The article points out that creativity is “production of something original and useful”, and I agree with original part but not so much the useful part. I accept the simple definition that creativity is just a unique expression – of oneself or of something – that’s out of ordinary. Useful or not is irrelevant. Every human being is creative in some way or other at one point of time or another, yet, most of the creation is useful only as a gratification for the creator, none beyond. That doesn’t preclude any individual from not being creative. In fact, it is in our inherent nature to be creative. We can creatively argue to death if it’s true or not.


The newsweek article highlights an experiment in which children who came up with “more good ideas grew up to be entrepreneurs, inventors, college presidents, authors, doctors, diplomats, and software developers.”. I hope that’s an incomplete list and dare not call it as a list of what creative people become.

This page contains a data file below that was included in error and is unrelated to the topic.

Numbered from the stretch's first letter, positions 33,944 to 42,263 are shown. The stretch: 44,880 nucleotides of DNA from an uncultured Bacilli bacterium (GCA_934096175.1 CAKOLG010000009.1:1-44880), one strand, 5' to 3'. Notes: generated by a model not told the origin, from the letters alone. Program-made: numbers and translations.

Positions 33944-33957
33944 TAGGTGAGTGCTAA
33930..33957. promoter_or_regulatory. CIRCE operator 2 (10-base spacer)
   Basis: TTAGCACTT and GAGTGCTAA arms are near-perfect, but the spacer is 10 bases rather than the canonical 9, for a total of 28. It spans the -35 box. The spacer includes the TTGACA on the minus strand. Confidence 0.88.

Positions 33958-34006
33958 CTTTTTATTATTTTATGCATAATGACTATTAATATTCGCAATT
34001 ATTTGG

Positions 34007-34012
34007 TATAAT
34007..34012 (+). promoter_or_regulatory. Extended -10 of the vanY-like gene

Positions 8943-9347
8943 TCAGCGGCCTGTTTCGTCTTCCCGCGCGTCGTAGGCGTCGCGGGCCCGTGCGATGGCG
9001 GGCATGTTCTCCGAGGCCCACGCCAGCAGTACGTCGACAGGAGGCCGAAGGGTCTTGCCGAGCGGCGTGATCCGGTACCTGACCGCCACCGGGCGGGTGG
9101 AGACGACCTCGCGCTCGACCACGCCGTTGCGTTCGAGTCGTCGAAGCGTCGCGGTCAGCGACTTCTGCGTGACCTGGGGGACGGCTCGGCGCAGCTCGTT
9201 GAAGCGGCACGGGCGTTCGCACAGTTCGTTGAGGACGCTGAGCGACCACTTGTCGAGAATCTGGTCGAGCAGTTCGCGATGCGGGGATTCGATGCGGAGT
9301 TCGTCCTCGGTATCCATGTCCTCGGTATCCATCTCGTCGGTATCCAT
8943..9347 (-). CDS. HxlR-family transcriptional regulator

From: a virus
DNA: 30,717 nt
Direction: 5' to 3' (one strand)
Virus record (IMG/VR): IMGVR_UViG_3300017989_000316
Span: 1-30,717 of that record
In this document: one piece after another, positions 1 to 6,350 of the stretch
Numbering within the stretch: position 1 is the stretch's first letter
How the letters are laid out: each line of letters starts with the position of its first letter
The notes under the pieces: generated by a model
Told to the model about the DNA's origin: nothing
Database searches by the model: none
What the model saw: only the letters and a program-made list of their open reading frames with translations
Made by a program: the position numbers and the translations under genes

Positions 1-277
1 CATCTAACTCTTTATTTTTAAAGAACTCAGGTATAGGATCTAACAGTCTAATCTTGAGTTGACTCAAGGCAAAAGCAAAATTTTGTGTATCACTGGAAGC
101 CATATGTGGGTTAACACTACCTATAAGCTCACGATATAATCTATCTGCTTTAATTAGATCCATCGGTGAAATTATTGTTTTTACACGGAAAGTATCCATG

Creativity does not start, and certainly does not end, with art. I also see an unwritten assumption that creatives grow up to be entrepreneurs. Most artists and entrepreneurs are certainly creative, but the world will not be as we have it today, if not for the creativity of average citizen.

Last month, Fast Company’s 2010 list of most creative people in business. I dug deep into it because I see the key word in that article’s title is most and not creative. I wanted to know about and possibly meet every one of the most creatives – because these guys are likely doing what the newsweek article posited – “original and useful” creativity – useful insofar as they make money for their business.

Source: thedesigninspiration.com

To make a list of most creative people in the whole world across all disciplines would be a daunting task and it will invariably be filled with artists and entrepreneurs. You know, let’s leave that job to the magazines and newspapers – that will sure get more readership and provoke debates. For anyone who cares to look closer but a bit deeper, the most originally expressive and inspiring person might be your two year old or your ninety two year old grandma or perhaps, YOU, just the way you are.